Renewable energy enhanced by fiber optics

Fiber optic cables, it turns out, can be incredibly useful scientific sensors. Researchers at Lawrence Berkeley National Laboratory (Berkeley Lab) have studied them for use in carbon sequestration, groundwater mapping, earthquake detection, and monitoring of Arctic permafrost thaw. Now they have been awarded new grants to develop fiber optics for two novel uses: monitoring offshore wind operations and underground natural gas storage.

“One of the most expensive components of a wind turbine is the gearbox; they also tend to be the part that’s most vulnerable to failure,” said Wu, who is also head of Berkeley Lab’s Geophysics Department. “Often before they fail they produce abnormal vibrations or excessive heat due to increased or irregular friction. We intend to use fiber optic cables to monitor the vibrational, strain, and temperature signal of the gearbox, in order to pinpoint where problems are happening.” Wrapping fiber optic cables around the entire gearbox can provide a 3D map of changes with resolution at the millimeter scale. “It could help identify problems with the gearbox at an early stage, which would trigger emergency management, before a catastrophic failure causing loss of the whole turbine,” Wu said.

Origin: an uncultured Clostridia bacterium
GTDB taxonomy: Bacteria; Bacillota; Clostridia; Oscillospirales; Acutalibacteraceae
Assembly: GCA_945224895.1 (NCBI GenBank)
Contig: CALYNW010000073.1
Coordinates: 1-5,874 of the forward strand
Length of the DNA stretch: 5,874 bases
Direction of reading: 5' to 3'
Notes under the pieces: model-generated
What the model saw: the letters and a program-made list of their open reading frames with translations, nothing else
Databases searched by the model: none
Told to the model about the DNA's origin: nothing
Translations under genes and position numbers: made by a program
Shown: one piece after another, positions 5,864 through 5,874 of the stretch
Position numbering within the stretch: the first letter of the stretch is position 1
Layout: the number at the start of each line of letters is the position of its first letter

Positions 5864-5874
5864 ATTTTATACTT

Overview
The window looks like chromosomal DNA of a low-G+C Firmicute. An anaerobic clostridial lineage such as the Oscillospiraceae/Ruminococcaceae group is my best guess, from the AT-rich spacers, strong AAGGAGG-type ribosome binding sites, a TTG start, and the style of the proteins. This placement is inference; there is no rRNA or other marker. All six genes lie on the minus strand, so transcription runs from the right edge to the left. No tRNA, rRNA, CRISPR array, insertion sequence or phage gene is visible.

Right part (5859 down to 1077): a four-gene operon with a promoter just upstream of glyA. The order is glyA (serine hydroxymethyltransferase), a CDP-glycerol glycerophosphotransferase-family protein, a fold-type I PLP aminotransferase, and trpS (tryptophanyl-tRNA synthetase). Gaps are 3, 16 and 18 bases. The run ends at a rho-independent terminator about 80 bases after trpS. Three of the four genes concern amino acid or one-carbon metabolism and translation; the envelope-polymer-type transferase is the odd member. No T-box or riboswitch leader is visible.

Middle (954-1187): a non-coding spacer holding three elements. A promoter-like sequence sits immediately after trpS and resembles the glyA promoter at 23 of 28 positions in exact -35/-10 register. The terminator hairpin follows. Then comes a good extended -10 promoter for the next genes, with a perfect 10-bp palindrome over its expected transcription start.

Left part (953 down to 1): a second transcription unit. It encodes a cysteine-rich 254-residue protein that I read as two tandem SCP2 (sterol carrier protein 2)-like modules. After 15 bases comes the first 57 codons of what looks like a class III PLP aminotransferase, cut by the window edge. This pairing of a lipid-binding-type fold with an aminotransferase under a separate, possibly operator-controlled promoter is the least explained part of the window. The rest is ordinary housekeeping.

EM-TDR (or electromagnetic time domain reflectometry) is similar to the fiber optic technology except that it uses longer wavelength electromagnetic waves instead of visible light (also an electromagnetic wave but at much short wavelength) as signals. “EM-TDR sends electromagnetic waves into an electronically conductive material, and when there is a change due to damage, such as corrosion, you get an EM signal back which can help you identify corrosion or other degradations,” Wu said. And because the borehole is made of steel, which is electrically conductive, no downhole equipment will need to be installed. Thus, EM-TDR is very easy to deploy and can be used under many circumstances that prevent the use of other types of sensors. On the other hand, EM-TDR is still an early-stage technology; this new project will allow further testing and development.

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